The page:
This very popular cookie with a possible German pedigree has evolved into cupcakes. Below is a fantastic and easy recipe from Martha Stewart. I hope you enjoy this tasty treat. I know I did and so did my friends Michelle and Kara. Maybe they will try to make this cupcake. Yeah, right!



Snickerdoodle Cupcakes (makes about 36 standard cupcakes)

1.5 cups all-purpose flour

1.5 cups cake flour (not self rising), sifted

1 tbsp. baking powder
1/2 tsp. salt
1 tbsp. ground cinnamon, plus more for dusting
1 cup (2 sticks) unsalted butter, room temperature
1.75 cups granulated sugar, plus more for dusting
4 Large eggs, room temperature
2 tsp. pure vanilla extract
1.24 cups of whole milk


1.5 cups plus 2 tbsp. sugar

2/3 cup water

2 tbsp. light corn syrup

6 large egg whites, room temperature

Preheat oven to 350 degrees. Line a standard muffin tins with foil liners. Sift together both flours, baking powder, salt and 1 tbsp. cinnamon.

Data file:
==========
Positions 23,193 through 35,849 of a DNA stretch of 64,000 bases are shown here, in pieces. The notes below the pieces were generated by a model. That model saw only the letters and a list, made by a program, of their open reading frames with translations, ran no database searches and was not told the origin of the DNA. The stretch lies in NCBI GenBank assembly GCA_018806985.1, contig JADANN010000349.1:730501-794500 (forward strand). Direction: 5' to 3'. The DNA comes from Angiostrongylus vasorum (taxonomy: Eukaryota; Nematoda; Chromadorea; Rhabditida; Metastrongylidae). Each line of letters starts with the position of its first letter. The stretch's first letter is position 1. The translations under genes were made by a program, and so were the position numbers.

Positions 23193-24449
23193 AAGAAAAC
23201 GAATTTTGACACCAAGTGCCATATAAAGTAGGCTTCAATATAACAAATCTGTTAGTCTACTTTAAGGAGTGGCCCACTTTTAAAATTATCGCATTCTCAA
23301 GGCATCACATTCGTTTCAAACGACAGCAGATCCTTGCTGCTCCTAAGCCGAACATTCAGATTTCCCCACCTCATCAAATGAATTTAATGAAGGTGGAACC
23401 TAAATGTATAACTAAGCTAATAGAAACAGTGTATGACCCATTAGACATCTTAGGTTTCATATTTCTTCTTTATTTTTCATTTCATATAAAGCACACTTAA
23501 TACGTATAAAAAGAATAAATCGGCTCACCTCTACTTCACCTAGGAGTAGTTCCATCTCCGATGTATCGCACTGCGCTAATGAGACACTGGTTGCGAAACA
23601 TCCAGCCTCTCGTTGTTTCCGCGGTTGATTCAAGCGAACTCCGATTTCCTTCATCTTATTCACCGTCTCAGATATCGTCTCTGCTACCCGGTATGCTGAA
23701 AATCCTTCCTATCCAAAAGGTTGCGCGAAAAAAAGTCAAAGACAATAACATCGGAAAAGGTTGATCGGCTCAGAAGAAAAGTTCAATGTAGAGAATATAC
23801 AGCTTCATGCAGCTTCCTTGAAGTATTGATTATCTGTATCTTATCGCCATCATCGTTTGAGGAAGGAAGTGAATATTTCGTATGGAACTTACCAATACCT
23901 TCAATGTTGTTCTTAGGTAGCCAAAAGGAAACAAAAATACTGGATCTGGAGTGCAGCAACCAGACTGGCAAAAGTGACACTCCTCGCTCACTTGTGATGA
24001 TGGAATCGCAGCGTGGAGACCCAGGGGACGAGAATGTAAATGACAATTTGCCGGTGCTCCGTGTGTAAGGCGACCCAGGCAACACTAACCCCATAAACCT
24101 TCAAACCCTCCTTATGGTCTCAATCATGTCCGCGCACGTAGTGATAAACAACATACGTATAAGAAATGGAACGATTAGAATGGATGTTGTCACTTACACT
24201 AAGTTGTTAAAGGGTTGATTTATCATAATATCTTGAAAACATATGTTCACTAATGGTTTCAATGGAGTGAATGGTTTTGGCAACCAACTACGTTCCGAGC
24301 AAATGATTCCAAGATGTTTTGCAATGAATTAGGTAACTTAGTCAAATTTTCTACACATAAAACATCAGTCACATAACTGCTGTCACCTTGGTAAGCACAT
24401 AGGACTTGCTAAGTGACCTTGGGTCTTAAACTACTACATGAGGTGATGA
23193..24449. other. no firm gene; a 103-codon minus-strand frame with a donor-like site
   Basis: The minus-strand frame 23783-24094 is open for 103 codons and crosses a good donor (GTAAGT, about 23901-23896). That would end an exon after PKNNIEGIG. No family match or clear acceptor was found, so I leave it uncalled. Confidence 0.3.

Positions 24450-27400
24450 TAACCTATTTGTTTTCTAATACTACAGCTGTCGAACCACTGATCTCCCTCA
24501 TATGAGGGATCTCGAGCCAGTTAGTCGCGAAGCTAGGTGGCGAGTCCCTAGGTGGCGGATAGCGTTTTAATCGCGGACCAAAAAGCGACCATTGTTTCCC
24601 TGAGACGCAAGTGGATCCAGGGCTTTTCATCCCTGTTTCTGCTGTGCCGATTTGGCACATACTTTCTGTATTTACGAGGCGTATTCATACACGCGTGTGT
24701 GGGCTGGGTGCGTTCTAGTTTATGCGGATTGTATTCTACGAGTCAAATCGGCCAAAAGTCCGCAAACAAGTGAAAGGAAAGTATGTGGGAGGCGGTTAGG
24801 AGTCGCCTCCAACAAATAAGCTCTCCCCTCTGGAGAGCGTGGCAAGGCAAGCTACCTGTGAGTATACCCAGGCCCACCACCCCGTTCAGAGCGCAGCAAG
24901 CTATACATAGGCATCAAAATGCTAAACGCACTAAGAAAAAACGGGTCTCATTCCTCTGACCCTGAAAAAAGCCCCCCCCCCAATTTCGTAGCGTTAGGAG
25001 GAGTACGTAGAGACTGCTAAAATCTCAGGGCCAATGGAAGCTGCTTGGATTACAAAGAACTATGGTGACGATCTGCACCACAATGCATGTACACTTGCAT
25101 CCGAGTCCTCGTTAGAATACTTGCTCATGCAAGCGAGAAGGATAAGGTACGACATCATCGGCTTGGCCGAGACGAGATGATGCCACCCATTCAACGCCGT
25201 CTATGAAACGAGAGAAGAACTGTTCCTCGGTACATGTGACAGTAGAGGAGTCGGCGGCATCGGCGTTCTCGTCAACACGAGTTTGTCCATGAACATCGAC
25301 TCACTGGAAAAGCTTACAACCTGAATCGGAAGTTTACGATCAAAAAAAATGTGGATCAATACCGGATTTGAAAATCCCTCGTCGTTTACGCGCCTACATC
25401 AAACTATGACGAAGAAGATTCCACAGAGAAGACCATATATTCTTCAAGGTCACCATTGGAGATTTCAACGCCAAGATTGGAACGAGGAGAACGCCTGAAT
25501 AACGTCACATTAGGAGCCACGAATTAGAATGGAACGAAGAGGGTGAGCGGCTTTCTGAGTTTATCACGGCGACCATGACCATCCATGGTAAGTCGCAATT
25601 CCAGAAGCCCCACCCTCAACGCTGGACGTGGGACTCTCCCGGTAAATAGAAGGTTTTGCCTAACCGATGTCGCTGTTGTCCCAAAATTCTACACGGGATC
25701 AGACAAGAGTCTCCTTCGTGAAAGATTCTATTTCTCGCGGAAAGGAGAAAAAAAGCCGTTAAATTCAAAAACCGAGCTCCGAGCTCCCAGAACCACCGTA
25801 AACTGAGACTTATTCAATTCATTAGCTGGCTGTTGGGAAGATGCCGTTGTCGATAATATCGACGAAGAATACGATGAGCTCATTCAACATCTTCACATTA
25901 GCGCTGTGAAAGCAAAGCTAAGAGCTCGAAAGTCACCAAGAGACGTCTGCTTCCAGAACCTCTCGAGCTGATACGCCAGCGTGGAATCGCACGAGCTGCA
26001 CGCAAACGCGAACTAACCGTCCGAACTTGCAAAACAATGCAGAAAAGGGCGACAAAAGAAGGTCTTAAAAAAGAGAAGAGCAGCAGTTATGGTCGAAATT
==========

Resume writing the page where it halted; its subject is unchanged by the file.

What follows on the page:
With a hand or stand mixer on medium-high speed, cream butter and sugar until pale and fluffy. Add eggs, beating until each is incorporated, scraping down sides of bowl as needed. Beat in vanilla. Reduce speed to low. Add flour mixture in three batches, alternating with two additions of milk and beating until combined after each.

Divide batter evenly among lined cups. I use two scoops of a 1.5 tbsp. ice cream scooper. Fill each cup about half full.

Bake, rotating tins halfway through, until a tooth pick inserted comes out clean, about 20 minutes. Transfer tins to cooling racks to cool completely before removing cupcakes.

To finish, combine remaining 1/2 teaspoon cinnamon and 2 tablespoons sugar. Using a pastry bag fitted with a large plain tip, pipe frosting on each cupcake. Create a Hershey’s kiss type of dome with the frosting. Then using a small and fine sieve, dust the peaks with the cinnamon-sugar mixture.